Spain unveils its new budget for 2013 amid demonstrations against austerity.
The European Commission has welcomed spending cuts announced by Spain's government today.
Mariano Rajoy's centre-right government has been under pressure to introduce further austerity measures to cut the country's deficit and boost employment.
The new budget for 2013, announced by the government in Madrid, comprises 43 new laws to reform the economy, which stands on the brink of needing a bail-out from the eurozone.
Today's announcements, which also include the establishment of an independent fiscal authority to oversee the deficit-cutting plans, pre-empt demands that the eurozone would make as a condition of financial assistance.
Significantly, Rajoy said that all the announced measures, which are aimed at cutting €39 billion off the current 2013 budget, were in line with recommendations made by the European Commission.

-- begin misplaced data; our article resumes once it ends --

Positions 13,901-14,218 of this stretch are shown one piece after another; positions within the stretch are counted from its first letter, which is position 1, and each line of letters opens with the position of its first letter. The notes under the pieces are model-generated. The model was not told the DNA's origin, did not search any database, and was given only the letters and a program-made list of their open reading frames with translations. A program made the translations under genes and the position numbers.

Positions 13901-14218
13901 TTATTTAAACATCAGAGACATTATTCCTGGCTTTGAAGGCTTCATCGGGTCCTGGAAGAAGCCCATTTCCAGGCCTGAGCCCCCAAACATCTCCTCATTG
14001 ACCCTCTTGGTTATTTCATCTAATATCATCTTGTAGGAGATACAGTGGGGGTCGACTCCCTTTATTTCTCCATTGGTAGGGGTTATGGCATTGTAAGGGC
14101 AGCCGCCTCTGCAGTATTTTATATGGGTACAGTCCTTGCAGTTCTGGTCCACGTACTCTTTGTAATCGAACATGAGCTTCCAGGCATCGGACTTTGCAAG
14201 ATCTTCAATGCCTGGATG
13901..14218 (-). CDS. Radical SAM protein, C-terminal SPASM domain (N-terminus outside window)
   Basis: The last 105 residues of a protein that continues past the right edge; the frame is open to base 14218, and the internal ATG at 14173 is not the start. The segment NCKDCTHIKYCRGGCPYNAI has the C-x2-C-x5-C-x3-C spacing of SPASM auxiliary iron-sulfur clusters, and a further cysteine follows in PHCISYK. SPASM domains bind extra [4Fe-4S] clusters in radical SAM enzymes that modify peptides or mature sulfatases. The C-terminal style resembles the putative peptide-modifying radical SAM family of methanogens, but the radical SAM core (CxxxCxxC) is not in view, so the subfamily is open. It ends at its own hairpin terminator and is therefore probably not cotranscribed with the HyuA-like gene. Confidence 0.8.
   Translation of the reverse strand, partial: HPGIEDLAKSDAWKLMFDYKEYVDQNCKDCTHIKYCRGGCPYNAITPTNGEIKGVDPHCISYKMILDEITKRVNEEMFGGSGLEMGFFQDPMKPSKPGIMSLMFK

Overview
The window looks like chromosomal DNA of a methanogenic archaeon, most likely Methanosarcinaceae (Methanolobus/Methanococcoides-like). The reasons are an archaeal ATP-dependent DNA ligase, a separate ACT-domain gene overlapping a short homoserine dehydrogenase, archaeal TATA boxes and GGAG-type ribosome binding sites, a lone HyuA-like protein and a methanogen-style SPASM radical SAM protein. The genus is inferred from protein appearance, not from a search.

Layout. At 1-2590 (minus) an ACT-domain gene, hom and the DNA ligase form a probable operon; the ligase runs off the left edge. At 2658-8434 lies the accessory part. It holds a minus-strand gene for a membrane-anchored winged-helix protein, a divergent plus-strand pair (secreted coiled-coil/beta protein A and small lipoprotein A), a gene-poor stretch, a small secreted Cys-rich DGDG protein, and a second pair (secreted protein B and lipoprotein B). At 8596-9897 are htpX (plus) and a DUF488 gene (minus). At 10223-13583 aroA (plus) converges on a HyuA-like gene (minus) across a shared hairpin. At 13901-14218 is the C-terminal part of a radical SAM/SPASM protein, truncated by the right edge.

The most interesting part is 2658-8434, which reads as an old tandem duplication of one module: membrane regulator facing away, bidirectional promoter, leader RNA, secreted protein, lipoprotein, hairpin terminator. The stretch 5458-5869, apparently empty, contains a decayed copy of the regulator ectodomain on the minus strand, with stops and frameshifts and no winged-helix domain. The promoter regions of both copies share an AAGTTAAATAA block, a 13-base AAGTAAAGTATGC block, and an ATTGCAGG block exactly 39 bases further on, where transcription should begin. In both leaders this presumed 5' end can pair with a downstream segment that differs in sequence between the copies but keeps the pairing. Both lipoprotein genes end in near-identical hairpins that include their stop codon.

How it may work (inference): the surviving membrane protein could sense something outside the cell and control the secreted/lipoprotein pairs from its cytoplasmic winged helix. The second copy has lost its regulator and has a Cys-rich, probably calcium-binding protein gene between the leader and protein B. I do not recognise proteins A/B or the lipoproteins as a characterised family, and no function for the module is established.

Included in the budget are measures to discourage early retirement and cuts to the amount of money spent on pensions.
However Cristobal Montoro, the country's budget minister, said that welfare spending would be protected.
Olli Rehn, the European commissioner for economic and monetary affairs and the euro, said that the plan was “a major step to broaden and deepen structural reforms”.
He added: “This new structural reform plan responds to the country specific recommendations issued to Spain under the European semester and goes even beyond them in some areas.
“The reforms are clearly targeted at some of the most pressing policy challenges.
“Further enhancing the flexibility of product and labour markets will indeed be critical to boost growth and employment and to support fiscal consolidation.”
Further details of the budget will be presented to the country's parliament on Saturday.
The cuts come amid demonstrations against austerity on the streets of Madrid, and a day before independent auditors are scheduled to reveal the amount of capital missing from the country's banks.
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